By Wes "Scoop" Nisker
As I was growing up I didn't like science very much. It seemed to me a lot of empty facts, bits of knowledge about the formation of the planets, or atomic valence, or the parasympathetic nervous system -- stuff that I had to memorize but that didn't matter much in my everyday life. I would much rather read a novel by Dostoyevsky or a philosophical essay by Camus, something that spoke directly of the joys and sorrows of life. I only began to be interested in science when I realized that it was, in fact, all about me. The law of gravity tries to explain what holds me on this planet; photosynthesis is the process that grows the fuel that powers my life: the complex web of neurons in the brain is what create my experience. (I also think my interest in science coincided with the beginnings of my meditation practice.)
Now I keep a file in my computer just for science information, and almost every day I make another entry, often returning later to speculate on what it means. I'm especially drawn to the scientific discoveries that point to annica, dukkha, or anatta, (impermanence, unsatisfying, non-self) -- the Buddha's three characteristics of existence. Occasionally I will read about some research, or even find a single fact that sends me into an altered state, a revelation of non-duality, a feeling of self-liberation. Some science information I just find whimsical or funny.
Here are a few entries from my science notebook, accompanied by my comments and musings. My extrapolations are often questionable, but all of the basic information is science, so it must be true.
I recently read that there are 100 sextillion stars in the universe. Sure. I'll go along with that. Some astronomers must have counted them. Meanwhile, an astrophysicist claims to have figured out the size of the universe -- it's 10 billion, trillion, trillion cubic light years large. All right, approximately. And remember, this was as of May 2007.
Modern science keeps presenting us with these enormous numbers, but most of them are meaningless in the sense of being incomprehensible to our tiny little brains and even tinier perspectives. I've now got so many of these gigantic numbers in my head that I get confused when I'm not near my notes, about whether there are an estimated 50 or 100 billion galaxies, and whether there are 50 or 100 trillion cells, and sometimes I confuse the two categories. Maybe we will discover that there are exactly as many galaxies in the universe as there are cells in our bodies, and that will either be a strange coincidence, or a hint that reality isn't just random chaos bumping into itself.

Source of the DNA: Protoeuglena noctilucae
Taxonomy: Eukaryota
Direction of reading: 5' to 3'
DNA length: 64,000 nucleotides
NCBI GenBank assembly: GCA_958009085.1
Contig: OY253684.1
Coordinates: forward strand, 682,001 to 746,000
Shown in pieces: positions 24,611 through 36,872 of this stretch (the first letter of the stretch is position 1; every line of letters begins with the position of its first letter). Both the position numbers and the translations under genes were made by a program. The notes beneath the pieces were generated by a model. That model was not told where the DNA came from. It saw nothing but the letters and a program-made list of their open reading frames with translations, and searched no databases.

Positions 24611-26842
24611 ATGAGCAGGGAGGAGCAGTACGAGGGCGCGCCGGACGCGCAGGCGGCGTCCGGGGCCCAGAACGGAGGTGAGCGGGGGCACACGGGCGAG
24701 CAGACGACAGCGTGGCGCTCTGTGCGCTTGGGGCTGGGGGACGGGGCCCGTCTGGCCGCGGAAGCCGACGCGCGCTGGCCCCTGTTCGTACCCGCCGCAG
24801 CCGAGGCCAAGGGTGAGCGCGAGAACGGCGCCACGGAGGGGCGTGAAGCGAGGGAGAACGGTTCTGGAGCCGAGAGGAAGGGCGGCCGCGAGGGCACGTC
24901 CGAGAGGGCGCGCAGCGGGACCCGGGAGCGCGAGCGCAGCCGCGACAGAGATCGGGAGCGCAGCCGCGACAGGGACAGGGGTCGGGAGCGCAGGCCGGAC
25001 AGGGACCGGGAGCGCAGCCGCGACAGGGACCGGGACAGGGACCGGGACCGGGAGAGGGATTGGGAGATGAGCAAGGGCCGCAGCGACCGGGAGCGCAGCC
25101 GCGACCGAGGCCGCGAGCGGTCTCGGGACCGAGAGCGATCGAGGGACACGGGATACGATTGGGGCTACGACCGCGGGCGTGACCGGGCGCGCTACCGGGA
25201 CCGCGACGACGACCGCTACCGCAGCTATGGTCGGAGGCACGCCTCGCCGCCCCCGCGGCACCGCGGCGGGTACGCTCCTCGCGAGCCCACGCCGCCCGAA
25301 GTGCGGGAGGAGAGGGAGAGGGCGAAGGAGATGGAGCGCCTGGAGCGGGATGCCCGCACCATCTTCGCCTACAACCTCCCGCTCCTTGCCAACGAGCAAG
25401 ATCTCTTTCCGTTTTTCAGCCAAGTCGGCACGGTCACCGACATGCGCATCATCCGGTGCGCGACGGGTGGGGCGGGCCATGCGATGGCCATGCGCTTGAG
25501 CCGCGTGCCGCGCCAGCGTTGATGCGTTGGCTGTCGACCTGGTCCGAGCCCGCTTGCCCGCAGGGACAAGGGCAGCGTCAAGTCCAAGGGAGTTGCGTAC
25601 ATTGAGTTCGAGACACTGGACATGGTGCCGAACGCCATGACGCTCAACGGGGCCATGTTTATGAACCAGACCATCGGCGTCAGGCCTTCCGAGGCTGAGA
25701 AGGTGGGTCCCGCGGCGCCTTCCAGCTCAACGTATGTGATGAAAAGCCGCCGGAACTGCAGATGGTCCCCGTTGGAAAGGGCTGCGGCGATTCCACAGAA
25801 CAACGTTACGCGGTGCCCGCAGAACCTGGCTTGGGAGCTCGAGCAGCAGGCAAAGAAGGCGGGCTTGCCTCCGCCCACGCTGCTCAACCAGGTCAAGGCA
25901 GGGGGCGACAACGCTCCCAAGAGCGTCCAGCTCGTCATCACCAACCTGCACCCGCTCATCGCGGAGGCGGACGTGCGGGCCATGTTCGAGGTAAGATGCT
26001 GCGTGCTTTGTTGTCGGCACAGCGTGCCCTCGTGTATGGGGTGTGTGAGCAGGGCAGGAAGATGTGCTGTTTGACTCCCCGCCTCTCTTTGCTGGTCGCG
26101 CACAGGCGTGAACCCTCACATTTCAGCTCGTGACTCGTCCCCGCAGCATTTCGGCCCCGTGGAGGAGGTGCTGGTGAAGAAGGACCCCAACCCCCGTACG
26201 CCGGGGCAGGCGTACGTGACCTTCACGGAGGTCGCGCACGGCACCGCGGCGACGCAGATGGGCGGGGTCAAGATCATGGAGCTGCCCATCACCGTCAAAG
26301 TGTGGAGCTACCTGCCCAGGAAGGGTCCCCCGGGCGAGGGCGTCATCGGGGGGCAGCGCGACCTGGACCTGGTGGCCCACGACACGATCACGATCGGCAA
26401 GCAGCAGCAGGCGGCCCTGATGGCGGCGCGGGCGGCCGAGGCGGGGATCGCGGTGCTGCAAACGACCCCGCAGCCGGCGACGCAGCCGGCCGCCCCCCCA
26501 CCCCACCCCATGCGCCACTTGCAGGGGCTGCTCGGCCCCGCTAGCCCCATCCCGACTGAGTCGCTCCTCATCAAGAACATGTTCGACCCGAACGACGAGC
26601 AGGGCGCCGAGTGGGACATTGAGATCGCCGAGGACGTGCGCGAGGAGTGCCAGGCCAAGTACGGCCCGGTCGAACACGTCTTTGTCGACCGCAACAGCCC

As science presents us with all of these big numbers, it's becoming more and more convenient to be a mystic, and just see it all as "one." Of course, the essential question remains, "Who's counting?"
A few important facts to know about laughter. Research shows that when you have a belly laugh, you breathe in six times more oxygen than normal. Some experts estimate that twenty seconds of laughter is equal to twenty minutes of cardio-vascular exercise. Usually something is funny as well, which is its own reward. In fact, laughter stimulates euphoria centers in the brain, the same ones that light up over chocolate or sex.
Actual scientific studies have been done on "the vocalization and burst rates" of laughter, finding that across cultures, the most constant consonant of laughter is "h." Most of us go "ha ha," or "hee hee," "ho ho," or "heh heh." The researchers also found that nobody laughs with mixed consonants, as in "ha, fa, la, ca, kee, po...."
Anthropologists now believe that the human "ha-ha" evolved from the rhythmic sound made by other primate species when tickling and chasing each other in play. They make a sound like "hooh hooh."
Primates like to tickle each other, and one scientist has determined that the first joke ever made was the fake tickle, when the gesture to tickle is made but withdrawn before contact. "Ha ha. Fooled you."
More numbers. Every cell in your body goes through 4,000 transactions a second -- processing fuels, exchanging chemical and electrical signals with other cells, monitoring the environment, creating proteins and enzymes. Considering that you have approximately 50 trillion cells in your body, there are literally quadrillions of events taking place inside of you every single second. Stay mindful!
I love the new neuroscience, especially when it confirms my meditation experience. But sometimes I sense that the science information is bringing a bias into my practice. For instance, ever since I heard that greater activity in the left frontal cortex of the brain correlates with more contentment, I've been sort of "leaning" that way in meditation, exploring that area of my head with my attention. When I first started to meditate I would often focus on the pressure around my "third eye," until my teacher Goenka told me to stop because it would lead to the yogic powers known as "siddhis," and then I'd be seduced from the pure path of the Buddha.